At some point, every poker player faces a choice: cash tables or tournaments? You’ll be playing poker whichever format you choose, but there are important differences between the two – they might even determine whether you win or lose. Generally speaking, cash poker is better suited for “Type A” personalities, while tournaments cater more towards the laid-back, “Type B” player. Choosing the right game for you is half the battle.

Good thing there’s Sit-and-Go poker. This format is the happy medium between cash games and tournaments; if you’re just starting out at Bovada, or you can’t seem to decide which games to play, Sit-and-Go might be your best option. We’ll explain what this format is all about, and we’ll show you how to win Sit-and-Go poker games by adding six very important ingredients to your online poker strategy.


What Is Sit-and-Go Poker?

The Sit-and-Go (SNG) is a small tournament with a pre-determined field size, and the tournament begins as soon as the required number of people have signed up. You’ll find SNGs with up to 180 players in them, but the most common field sizes at Bovada are two, six, nine, 12, and 27. As with regular tournaments, the players pay their buy-ins, along with their entry fees; the buy-ins are pooled together and awarded to the longest-lasting survivors, with the biggest prize going to the winner.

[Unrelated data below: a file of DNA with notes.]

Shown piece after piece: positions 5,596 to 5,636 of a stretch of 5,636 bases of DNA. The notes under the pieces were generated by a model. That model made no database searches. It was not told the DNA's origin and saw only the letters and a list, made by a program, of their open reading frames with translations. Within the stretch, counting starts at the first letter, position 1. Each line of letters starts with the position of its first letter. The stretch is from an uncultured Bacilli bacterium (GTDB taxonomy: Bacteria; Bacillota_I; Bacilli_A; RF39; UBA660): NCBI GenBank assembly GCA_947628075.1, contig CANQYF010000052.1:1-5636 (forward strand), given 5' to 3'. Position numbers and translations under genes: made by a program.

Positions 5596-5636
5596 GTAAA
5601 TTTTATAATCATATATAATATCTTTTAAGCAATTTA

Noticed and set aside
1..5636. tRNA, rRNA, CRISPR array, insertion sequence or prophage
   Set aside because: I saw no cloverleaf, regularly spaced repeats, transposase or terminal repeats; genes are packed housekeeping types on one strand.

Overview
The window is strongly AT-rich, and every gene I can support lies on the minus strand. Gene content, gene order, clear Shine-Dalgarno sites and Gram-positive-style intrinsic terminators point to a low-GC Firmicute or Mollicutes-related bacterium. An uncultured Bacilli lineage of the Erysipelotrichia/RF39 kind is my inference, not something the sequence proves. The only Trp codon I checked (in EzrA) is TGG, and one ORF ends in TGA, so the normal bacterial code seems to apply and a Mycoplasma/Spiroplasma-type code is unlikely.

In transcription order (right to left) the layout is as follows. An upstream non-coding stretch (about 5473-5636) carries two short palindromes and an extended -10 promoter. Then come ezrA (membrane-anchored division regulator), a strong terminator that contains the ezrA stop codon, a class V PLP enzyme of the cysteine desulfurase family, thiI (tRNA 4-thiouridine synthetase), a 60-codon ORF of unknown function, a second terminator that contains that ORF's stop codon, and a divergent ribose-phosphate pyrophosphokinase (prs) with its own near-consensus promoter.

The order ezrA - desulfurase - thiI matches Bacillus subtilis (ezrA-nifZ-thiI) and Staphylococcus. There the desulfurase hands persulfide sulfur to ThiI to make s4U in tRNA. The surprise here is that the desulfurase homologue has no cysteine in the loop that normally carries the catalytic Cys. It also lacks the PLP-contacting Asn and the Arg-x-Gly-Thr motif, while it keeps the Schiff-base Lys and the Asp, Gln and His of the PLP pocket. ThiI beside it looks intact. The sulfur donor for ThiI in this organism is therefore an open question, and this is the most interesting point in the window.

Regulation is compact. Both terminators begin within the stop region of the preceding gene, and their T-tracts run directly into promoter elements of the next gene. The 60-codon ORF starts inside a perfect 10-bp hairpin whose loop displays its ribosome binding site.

Instead of cash prizes, some Sit-and-Gos offer tickets for entering larger tournaments. These satellites or qualifiers end as soon as everyone is in the money (ITM); for example, if there are 25 tickets in the prize pool, the SNG is over once there are 25 players remaining. You’ll also find the special Jackpot Sit-and-Go format at Bovada, where three players battle over a random cash prize of up to 1,000 times your original buy-in.


Sit and Go Tournaments TipsSingle-Table vs. Multi-Table SNGs

Most of the Sit-and-Gos at Bovada are 1-table affairs, either heads-up, 6-max, or full-ring (along with the Jackpot SNGs). With the heads-up SNGs, the winner will get all the prize money, while two players will finish ITM at a 6-max SNG, and three players at a full-ring SNG. Larger field sizes naturally require more tables to play. The 12-player SNGs feature two 6-max tables, and the 27-player SNGs are divided among three full-ring tables.

As you may have already figured out, the more players there are in a Sit-and-Go, the longer it will take to finish. As a rule of thumb, you can expect a full-ring SNG to take about 45-60 minutes to complete. It depends on the blind structure; Turbos and Hyper-Turbos will end more quickly, since their blind levels are shorter. SNGs with smaller starting stacks of 500 chips (that’s 25 big blinds at 10/20 on Level 1) will also wrap up sooner than a standard game.


Why Are SNGs Popular?